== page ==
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September 27, 2008

McCain-Obama debate pulls average early rating

83029223The first debate between John McCain and Barack Obama is on track to pull a surprisingly average viewership number, drawing fewer households in the preliminary ratings than George W. Bush's face off against John Kerry four years ago.

In the meter-market overnights, Friday night's 90-minute debate in Mississippi received a preliminary household rating of 34.7, according to Nielsen Media Research.

That's 12% lower than the national number from the 2004 debate, which aired on a Thursday -- generally TV's most-watched night of the week. Friday's number is only slightly above George W. Bush and Al Gore's first debate in 2000 and the Clinton-Dole debate in 1996.

The McCain-Obama rating represents 55 of the 56 largest TV viewing markets in the country and includes ABC, CBS, NBC, FOX, PBS, CNN, Fox News, MSNBC, Telemundo, TeleFutura, and BBCA.

A much firmer sense of the debate's popularity will be available Monday when Nielsen releases the national numbers -- including total viewers -- so the debate's overall rank could shift. One media report is extrapolating that the rating equals 57 million viewers, but Nielsen will not confirm this. The St. Louis market had the largest debate audience, with a household rating of 52.1, while the Phoenix/Prescott market had the lowest rating, 24.8 (top markets here).

The first 1980 bout between Ronald Reagan and Jimmy Carter still holds the record as the most-viewed televised presidential debate, with a 58.9 household rating and 80.6 million viewers.

Ratings expectations ran very high for Friday's event, given that Obama's and McCain's convention speeches set Nielsen viewership records, and all the will-he-or-won't-he suspense over whether McCain would participate. If last night's numbers are maintained in the nationals, most will probably blame the debate being scheduled on Friday night for the relatively average tune-in.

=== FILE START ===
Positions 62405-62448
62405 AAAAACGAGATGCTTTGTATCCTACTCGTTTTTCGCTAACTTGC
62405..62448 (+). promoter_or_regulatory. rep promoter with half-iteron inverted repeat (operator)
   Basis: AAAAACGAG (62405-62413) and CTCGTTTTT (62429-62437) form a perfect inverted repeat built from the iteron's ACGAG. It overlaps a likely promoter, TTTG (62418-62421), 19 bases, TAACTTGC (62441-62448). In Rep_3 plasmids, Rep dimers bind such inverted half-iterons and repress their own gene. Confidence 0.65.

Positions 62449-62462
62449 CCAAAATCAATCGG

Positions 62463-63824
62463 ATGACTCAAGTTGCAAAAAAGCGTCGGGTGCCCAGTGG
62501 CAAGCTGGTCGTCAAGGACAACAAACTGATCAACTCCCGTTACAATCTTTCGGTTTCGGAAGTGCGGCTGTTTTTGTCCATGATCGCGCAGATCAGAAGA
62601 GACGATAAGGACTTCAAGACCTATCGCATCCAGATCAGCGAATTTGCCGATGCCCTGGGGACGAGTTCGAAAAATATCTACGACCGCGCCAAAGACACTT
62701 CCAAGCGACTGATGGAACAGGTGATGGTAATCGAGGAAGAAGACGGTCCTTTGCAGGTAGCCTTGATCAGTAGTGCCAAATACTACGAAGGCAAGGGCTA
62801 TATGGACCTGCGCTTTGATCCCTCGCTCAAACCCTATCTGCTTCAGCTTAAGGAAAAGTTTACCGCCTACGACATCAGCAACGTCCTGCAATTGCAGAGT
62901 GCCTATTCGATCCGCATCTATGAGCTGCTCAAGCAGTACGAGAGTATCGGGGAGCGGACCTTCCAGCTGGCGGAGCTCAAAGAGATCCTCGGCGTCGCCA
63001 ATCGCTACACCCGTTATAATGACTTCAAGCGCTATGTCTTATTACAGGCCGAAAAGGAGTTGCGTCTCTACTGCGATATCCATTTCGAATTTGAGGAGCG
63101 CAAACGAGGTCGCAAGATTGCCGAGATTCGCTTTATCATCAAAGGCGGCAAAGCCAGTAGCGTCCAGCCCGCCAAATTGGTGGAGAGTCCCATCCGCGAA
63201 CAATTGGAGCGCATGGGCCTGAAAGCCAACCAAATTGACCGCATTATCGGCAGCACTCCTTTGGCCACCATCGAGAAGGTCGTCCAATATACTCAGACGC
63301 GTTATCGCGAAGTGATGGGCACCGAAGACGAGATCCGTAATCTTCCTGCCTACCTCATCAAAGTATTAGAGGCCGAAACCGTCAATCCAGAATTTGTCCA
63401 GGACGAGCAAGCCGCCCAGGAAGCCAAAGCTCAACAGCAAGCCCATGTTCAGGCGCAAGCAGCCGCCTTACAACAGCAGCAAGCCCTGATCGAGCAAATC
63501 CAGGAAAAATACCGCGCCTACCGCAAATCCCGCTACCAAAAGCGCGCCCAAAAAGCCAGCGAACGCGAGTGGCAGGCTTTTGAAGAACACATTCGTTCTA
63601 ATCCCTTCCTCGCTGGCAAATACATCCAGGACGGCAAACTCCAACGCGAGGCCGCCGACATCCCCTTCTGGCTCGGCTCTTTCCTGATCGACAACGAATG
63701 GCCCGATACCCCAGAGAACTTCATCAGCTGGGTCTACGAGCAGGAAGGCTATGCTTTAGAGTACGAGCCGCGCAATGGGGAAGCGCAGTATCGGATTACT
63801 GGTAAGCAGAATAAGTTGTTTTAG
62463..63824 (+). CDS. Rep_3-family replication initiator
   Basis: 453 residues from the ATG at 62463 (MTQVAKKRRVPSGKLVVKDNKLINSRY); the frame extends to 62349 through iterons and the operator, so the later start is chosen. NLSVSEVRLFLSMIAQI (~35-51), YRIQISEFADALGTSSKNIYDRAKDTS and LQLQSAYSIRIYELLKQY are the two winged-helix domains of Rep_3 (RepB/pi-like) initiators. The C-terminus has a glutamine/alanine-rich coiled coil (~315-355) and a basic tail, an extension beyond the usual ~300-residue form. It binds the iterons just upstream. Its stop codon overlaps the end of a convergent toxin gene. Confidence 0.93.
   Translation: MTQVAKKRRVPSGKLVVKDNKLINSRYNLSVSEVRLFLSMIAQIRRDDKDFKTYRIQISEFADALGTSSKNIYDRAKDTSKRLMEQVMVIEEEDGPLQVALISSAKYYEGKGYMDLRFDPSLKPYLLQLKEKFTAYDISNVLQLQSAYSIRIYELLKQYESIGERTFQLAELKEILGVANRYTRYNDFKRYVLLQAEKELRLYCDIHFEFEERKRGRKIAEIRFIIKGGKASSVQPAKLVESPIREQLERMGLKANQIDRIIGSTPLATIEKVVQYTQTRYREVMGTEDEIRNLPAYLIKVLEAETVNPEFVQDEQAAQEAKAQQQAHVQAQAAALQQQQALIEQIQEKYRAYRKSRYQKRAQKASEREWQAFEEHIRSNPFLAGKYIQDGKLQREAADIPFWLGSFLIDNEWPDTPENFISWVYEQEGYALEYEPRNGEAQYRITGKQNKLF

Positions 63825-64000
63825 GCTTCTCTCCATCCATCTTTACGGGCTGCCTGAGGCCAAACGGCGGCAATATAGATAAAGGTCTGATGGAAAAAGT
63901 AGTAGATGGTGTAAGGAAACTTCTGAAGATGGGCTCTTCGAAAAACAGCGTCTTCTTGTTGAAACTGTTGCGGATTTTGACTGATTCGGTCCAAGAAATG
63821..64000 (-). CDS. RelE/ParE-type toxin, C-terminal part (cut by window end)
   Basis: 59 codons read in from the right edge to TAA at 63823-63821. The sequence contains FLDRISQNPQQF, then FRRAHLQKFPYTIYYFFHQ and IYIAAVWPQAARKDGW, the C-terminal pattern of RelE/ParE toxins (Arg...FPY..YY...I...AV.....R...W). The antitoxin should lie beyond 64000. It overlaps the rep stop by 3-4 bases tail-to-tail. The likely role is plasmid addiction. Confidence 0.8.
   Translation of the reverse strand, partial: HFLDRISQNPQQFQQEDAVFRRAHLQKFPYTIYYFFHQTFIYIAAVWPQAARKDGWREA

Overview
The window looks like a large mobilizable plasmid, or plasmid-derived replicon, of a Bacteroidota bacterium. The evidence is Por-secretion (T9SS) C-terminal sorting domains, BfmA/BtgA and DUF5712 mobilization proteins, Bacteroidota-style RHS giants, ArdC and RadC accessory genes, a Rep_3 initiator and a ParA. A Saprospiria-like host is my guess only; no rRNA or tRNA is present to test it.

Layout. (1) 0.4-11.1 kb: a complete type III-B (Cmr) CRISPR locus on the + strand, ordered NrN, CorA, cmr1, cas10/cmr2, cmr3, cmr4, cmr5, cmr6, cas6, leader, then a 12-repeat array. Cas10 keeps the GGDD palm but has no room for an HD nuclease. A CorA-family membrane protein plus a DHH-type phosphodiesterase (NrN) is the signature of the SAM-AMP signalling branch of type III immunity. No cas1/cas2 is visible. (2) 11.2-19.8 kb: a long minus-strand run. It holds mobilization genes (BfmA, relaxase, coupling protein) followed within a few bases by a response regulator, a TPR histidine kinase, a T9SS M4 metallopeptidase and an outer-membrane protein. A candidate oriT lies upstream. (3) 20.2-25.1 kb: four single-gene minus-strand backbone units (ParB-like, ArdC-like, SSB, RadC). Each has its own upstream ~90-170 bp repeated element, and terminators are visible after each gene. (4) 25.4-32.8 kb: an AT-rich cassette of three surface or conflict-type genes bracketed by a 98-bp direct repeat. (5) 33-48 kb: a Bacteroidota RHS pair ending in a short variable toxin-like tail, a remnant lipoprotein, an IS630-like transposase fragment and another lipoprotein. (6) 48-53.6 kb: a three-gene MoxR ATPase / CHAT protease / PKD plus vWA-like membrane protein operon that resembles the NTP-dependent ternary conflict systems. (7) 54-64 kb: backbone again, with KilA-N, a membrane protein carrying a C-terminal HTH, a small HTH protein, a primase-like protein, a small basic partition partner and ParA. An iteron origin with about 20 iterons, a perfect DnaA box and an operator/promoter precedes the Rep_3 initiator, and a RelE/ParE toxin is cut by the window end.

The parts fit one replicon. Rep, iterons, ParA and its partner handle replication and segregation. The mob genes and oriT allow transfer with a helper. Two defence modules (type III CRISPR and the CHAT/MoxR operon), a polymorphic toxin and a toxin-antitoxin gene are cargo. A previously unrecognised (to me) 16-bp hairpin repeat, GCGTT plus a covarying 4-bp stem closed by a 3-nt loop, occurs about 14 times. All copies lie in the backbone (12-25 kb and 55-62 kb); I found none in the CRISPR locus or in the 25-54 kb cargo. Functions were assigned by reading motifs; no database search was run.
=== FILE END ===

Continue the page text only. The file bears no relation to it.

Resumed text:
Media observers generally say the debate was a draw: "Few hits, no errors" says the LA Times. "Obama showed leadership, McCain proved experience," says Bloomberg. "It was clear throughout that they didn't like each other, but the new debate format kept them from ever really getting into it," says THR. "Neither candidate won," says Slate. "The big winner was America," says Forbes. Though polls by CNN and CBS gave the edge to Obama. Video highlights.

On Friday night, ABC's coverage tentatively averaged a 7.1 household rating/11 share while NBC averaged a 6.2/10, CBS a 5.0/8 and Fox 3.1/5. Also: PBS said their telecast of the debate earned a 1.7 HH rating, which isn't normally included in the Nielsen report, but if added brings the overall total to 34.9.

[Updated to include Nielsen's slightly revised HH rating -- 9/28] 

National household ratings for earlier presidential debates (each year's first debate only):

2004: Kerry-Bush: 39.4

2000: Bush-Gore: 31.7

1996: Clinton-Dole: 31.6

1992: Clinton-Bush-Perot: 38.3

1988: Bush-Dukakis: 36.8

1984: Reagan-Mondale: 45.3

1980: Carter-Reagan: 58.9

1976: Ford-Carter: 53.5


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